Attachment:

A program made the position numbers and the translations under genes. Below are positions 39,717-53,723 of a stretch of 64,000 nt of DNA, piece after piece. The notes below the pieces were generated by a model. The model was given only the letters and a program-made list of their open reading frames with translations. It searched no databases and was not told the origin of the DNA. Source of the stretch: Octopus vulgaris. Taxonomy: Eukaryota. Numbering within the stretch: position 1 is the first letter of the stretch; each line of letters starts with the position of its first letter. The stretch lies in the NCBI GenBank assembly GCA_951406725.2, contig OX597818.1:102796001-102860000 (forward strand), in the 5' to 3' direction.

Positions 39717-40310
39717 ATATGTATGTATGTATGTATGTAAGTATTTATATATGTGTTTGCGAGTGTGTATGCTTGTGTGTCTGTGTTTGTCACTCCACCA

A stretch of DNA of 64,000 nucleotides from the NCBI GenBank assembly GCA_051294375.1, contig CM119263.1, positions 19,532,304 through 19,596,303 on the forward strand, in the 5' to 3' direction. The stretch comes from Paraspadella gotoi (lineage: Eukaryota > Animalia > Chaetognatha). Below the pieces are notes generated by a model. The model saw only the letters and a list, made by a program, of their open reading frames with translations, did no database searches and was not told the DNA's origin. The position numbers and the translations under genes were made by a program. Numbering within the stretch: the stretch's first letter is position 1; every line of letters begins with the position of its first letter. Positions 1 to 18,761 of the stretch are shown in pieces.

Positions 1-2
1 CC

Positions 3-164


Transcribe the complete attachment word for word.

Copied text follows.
A program made the position numbers and the translations under genes. Below are positions 39,717-53,723 of a stretch of 64,000 nt of DNA, piece after piece. The notes below the pieces were generated by a model. The model was given only the letters and a program-made list of their open reading frames with translations. It searched no databases and was not told the origin of the DNA. Source of the stretch: Octopus vulgaris. Taxonomy: Eukaryota. Numbering within the stretch: position 1 is the first letter of the stretch; each line of letters starts with the position of its first letter. The stretch lies in the NCBI GenBank assembly GCA_951406725.2, contig OX597818.1:102796001-102860000 (forward strand), in the 5' to 3' direction.

Positions 39717-40310
39717 ATATGTATGTATGTATGTATGTAAGTATTTATATATGTGTTTGCGAGTGTGTATGCTTGTGTGTCTGTGTTTGTCACTCCACCA

A stretch of DNA of 64,000 nucleotides from the NCBI GenBank assembly GCA_051294375.1, contig CM119263.1, positions 19,532,304 through 19,596,303 on the forward strand, in the 5' to 3' direction. The stretch comes from Paraspadella gotoi (lineage: Eukaryota > Animalia > Chaetognatha). Below the pieces are notes generated by a model. The model saw only the letters and a list, made by a program, of their open reading frames with translations, did no database searches and was not told the DNA's origin. The position numbers and the translations under genes were made by a program. Numbering within the stretch: the stretch's first letter is position 1; every line of letters begins with the position of its first letter. Positions 1 to 18,761 of the stretch are shown in pieces.

Positions 1-2
1 CC

Positions 3-164